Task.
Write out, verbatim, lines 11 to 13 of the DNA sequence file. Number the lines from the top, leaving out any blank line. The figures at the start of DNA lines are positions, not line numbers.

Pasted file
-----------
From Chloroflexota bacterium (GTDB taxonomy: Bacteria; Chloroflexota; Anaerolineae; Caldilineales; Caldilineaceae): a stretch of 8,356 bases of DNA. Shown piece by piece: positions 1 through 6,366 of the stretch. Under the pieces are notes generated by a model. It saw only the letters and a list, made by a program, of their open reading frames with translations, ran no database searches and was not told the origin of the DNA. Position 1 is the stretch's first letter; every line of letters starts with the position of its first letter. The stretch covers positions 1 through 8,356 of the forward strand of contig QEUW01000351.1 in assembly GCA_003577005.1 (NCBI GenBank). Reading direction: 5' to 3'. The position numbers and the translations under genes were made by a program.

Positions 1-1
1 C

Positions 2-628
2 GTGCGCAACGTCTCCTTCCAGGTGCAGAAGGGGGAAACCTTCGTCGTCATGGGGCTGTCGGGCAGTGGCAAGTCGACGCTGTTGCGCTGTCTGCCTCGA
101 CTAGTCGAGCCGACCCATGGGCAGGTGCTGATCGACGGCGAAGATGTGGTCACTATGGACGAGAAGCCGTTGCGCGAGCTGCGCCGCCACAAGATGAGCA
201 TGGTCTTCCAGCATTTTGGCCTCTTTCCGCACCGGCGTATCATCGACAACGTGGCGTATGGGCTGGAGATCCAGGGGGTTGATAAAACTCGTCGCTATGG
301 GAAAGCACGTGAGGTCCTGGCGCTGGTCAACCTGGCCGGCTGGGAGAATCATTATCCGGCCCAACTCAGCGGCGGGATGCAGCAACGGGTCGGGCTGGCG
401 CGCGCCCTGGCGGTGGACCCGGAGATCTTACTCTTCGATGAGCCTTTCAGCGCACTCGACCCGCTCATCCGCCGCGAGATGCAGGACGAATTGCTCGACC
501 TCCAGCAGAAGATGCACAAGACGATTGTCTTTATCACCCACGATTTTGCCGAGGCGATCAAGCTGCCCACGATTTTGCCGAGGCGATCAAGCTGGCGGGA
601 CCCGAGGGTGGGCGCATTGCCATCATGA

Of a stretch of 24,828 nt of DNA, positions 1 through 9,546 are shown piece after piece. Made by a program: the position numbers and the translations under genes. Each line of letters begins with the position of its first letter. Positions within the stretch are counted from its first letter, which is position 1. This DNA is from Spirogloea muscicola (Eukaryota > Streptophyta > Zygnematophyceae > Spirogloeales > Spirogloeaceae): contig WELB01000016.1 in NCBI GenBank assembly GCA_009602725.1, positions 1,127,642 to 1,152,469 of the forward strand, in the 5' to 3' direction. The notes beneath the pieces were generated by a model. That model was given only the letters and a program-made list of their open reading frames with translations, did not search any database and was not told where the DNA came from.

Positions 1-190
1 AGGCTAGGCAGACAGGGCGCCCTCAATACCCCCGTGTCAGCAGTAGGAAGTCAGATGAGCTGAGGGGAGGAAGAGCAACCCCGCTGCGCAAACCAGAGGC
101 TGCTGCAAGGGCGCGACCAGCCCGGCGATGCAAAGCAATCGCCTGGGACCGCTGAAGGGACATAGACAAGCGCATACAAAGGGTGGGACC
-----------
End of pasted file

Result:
601 CCCGAGGGTGGGCGCATTGCCATCATGA

Of a stretch of 24,828 nt of DNA, positions 1 through 9,546 are shown piece after piece. Made by a program: the position numbers and the translations under genes. Each line of letters begins with the position of its first letter. Positions within the stretch are counted from its first letter, which is position 1. This DNA is from Spirogloea muscicola (Eukaryota > Streptophyta > Zygnematophyceae > Spirogloeales > Spirogloeaceae): contig WELB01000016.1 in NCBI GenBank assembly GCA_009602725.1, positions 1,127,642 to 1,152,469 of the forward strand, in the 5' to 3' direction. The notes beneath the pieces were generated by a model. That model was given only the letters and a program-made list of their open reading frames with translations, did not search any database and was not told where the DNA came from.

Positions 1-190